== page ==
A Simplified View Of Iraq Today.


Over the last 6 days, Iraq has seen the rapid escalation of the Daash insurgency. Daash is the local name for what you might see described in the western press as ISIS or ISIL. Having come across the pourous border from Syria, this Sunni militia has had control of the Anbar province, more or less, since the early part of 2014. Whilst the province is majority Sunni, the local sheiks didn’t want the Sharia law that was coming with Daath. Initially they agreed to fight them with the Shia government of Prime Minister Maliki (as they did with the Americans during The Surge). However, that policy failed and the government is tackling the problem with barrel bombs dropping on the cities of Fallujah and Anbar. Of course this tactic has created many civilian casualties and deaths.

Mosul, further north in the province of Nineveh, has been a very dangerous place for a long time. Rumblings of Daash influence have been reported for many months – record shop owners being told to close their stores, this strict interpretation of Islam similar to that of the Taliban. On Friday 8th June 2014 they began an attack on the administrative buildings of the city, and by Tuesday 10th they were in control of the west of the city including the army base that was deserted, first by the commanders who appear to have had prior warning of the attack and then the lower ranks. The majority of these soldiers are Shia from Baghdad, Najaf, Basra and elsewhere in the south. Here is a photo of them queuing outside Iraqi Airways in Erbil today, Thursday 12th, desperate to fly home.

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Credit: Brian Lione

Those flying to Najaf, a city of especial Shia signifance for its Imam Ali Shrine, might be advised to go elsewhere – Daash has stated its intention to march on that city as well as the other Shia pilgrimage city of Karbala and have surrounded the city of Samarra, the site of the Askari shrine. They also believe that they will have Friday prayers in Baghdad tomorrow.

It shouldn’t be forgotten that up to 80 Turkish citizens are being held hostage by Daash, with Turkey calling on its NATO allies to respond. Add to this offers of help against the Sunni Daash from Iran and Assad in Syriad, and there’s a confusing mishmash of offers and demands.

I had coffee with a friend from Mosul today. He has bought his family to live with friends in Erbil (those not sponsored are having to live in temporary camps outside city limits until they are verified to not be Daash). He is happy to be here, and I asked him about Mosul. “Everyone is happy”, he said, “because now Iraq army gone. I had six years in Mosul, when I came there from Baghdad. Now Erbil is home.” What about Daash, what are they like? “They don’t hurt people, but Sharia. No good.”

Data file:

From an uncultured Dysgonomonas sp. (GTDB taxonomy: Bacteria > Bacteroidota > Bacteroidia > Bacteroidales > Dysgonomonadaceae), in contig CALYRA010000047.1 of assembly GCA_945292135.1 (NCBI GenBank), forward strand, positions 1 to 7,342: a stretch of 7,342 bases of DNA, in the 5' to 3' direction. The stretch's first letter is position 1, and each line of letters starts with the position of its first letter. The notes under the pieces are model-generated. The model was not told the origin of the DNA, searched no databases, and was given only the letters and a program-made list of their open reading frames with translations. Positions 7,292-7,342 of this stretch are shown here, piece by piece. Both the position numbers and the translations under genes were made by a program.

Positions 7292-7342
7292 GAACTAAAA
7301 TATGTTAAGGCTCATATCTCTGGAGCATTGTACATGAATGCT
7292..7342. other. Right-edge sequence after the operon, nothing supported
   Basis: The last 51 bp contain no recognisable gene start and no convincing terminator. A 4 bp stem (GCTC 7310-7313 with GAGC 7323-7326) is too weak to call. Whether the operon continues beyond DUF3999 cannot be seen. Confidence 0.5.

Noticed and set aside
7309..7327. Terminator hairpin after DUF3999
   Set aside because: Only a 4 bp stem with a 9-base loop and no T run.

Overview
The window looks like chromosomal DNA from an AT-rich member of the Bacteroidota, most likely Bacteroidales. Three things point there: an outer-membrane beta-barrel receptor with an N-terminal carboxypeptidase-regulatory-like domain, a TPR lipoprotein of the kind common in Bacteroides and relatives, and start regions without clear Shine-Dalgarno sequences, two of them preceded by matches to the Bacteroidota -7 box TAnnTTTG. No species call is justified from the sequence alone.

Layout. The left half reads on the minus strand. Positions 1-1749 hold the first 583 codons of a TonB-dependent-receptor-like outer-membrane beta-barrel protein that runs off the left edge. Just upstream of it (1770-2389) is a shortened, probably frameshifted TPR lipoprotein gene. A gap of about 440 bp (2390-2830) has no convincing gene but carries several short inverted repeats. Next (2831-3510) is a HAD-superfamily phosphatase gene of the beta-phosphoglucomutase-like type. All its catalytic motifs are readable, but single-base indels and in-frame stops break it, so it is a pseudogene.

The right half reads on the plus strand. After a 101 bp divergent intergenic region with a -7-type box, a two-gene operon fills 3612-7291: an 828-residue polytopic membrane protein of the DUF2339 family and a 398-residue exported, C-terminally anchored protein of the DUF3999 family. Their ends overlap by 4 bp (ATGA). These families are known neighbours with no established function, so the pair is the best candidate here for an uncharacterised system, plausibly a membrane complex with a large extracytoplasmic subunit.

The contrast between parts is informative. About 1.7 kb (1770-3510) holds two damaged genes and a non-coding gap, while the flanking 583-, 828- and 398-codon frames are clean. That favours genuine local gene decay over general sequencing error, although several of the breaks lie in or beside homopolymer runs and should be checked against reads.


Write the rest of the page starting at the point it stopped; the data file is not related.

On their way down to Baghdad and Samarra, Daash attacked the city of Kirkuk, a place almost always described as ‘problematic’, ‘disputed’ or ‘strategically important’. It’s been coveted by both the central government and the Kurdistan Regional Government for years, mostly because of the oil and gas reserves. It’s ethnically diverse, with Arabs, Turkmen and Kurds and until yesterday was guarded by both federal and Kurdish peshmerga forces. As with Mosul, it seems that the Iraqi army fled. However, the peshmerga are a much more highly trained outfit, who have the common cause of their homeland. KRG has always seen Kirkuk as part of their territory and it appears that Daash chose not to fight this battle, which now leaves the peshmerga allegedly in total control of the city. This could be significant.

Since the beginning of this year, Baghdad has refused to release the 17% of the national budget owed to the Kurdistan Region. Public sector workers have gone unpaid or are working on greatly reduced salaries. The argument is about whether KRG has the right to sell its own oil. The constitution of Iraq is argued back and forth and Kurdish politicians bang the independence drum before elections, whilst everyone accepts that this can’t happen for a few years, at least. The oil wells are new, and the pipeline to the Turkish port of Ceyhan has only just opened – two million barrels have filled two tankers, which have struggled to find buyers, although rumours abound daily.

The violence in the south, the apparent disinterest of Daash moving towards Kurdish territory and the strength of the peshmerga, coupled with the confidence that comes with a growing economy are bound to lead to speculation about the possibility of independence. For now all that matters is that the region is safe.

This is a fluid situation, that has moved extremely quickly. Only a fool would make strong predictions about the following days, weeks and months.

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